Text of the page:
Molnupiravir can be a game-changer in stopping Covid transmission
Molnupiravir — produced by US pharmaceutical company Merck — is being heralded as a potential pandemic game-changer, especially for those unable to get vaccinated.
Rachel Cohen, the North American executive director at non-profit Drugs for Neglected Diseases Initiative said, “Molnupiravir really does have the potential to change the game a bit.”
Countries in the Asia Pacific are rushing to place orders for the latest weapon against COVID-19. But this antiviral pill that isn’t even authorized for use yet, reports CNN
At least eight countries or territories in the Asia-Pacific region have signed deals or are in talks to procure the drug, according to analytics company Airfinity, including New Zealand, Australia, and South Korea. All of these countries were relatively slow to start their vaccine programs, the report said.
Experts say despite the pill looking promising, vaccines offer the best protection. They worry some people may use it as an alternative to vaccines.
They have cautioned that Asia’s race to stock up on the pill could see a repeat of the vaccine grab last year when wealthier countries were accused of hoarding doses as lower-income countries missed out, the report said.
“We need to make sure that we don’t repeat history — that we don’t fall into the same patterns or repeat the same mistakes that we saw for Covid vaccines.”
According to Airfinity data, 10 countries or territories are in negotiations or have signed deals for the pill — and eight of them are in Asia-Pacific.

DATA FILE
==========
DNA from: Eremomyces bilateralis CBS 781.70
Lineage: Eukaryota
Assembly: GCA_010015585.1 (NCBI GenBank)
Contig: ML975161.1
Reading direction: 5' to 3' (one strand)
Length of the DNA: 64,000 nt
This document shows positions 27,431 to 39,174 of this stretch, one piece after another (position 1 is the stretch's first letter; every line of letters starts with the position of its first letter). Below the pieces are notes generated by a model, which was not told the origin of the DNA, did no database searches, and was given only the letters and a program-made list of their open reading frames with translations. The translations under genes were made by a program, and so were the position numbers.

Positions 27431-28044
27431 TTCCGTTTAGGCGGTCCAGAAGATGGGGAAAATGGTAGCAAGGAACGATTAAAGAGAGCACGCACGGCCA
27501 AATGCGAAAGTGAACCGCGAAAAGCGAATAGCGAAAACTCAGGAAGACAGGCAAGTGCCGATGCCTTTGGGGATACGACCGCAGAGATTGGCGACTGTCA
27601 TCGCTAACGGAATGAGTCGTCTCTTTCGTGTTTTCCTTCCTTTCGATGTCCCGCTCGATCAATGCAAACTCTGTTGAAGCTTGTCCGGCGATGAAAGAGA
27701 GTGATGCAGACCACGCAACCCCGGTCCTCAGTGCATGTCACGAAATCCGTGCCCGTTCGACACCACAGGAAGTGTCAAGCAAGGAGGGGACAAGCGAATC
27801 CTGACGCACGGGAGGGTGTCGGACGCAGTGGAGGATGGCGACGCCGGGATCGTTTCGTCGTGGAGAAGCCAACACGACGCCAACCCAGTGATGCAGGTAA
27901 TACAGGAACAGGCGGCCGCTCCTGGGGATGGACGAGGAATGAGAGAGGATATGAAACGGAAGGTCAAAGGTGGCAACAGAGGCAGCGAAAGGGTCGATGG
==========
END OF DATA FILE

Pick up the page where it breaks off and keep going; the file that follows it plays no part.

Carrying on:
Some of those countries may be trying to avoid mistakes of the past when slow orders led to delayed vaccine rollouts, the report said.
“There’s a few middle-income countries in there that I think are just trying not to fall into the same trap that they were left in when high-income countries hoarded all the vaccines,” Cohen said.
More tools and treatments are urgently needed to fight the COVID-19 pandemic, which has become a leading cause of death and continues to profoundly affect patients, families, and societies and strain health care systems all around the world. With these compelling results, countries are optimistic that Molnupiravir can become an important medicine as part of the global effort to fight the pandemic.
It’s not clear how much each of these countries will pay for the pills.
Merck did not confirm whether those estimates were accurate, although, in a statement to CNN, the company said the calculations don’t take into account research and development.
“We have not yet established a price for Molnupiravir because it has not been approved for use,” the company said. “We have an advance purchase agreement with the US government and that price is specific to a substantial volume of Molnupiravir and does not represent a list price for the US or any other country.”
As part of its commitment to widespread global access, Merck previously announced that the company has entered into non-exclusive voluntary licensing agreements for Molnupiravir with established generic manufacturers to accelerate the availability of Molnupiravir in more than 100 low- and middle-income countries (LMICs) following approvals or emergency authorization by local regulatory agencies.
[With Inputs from IANS]
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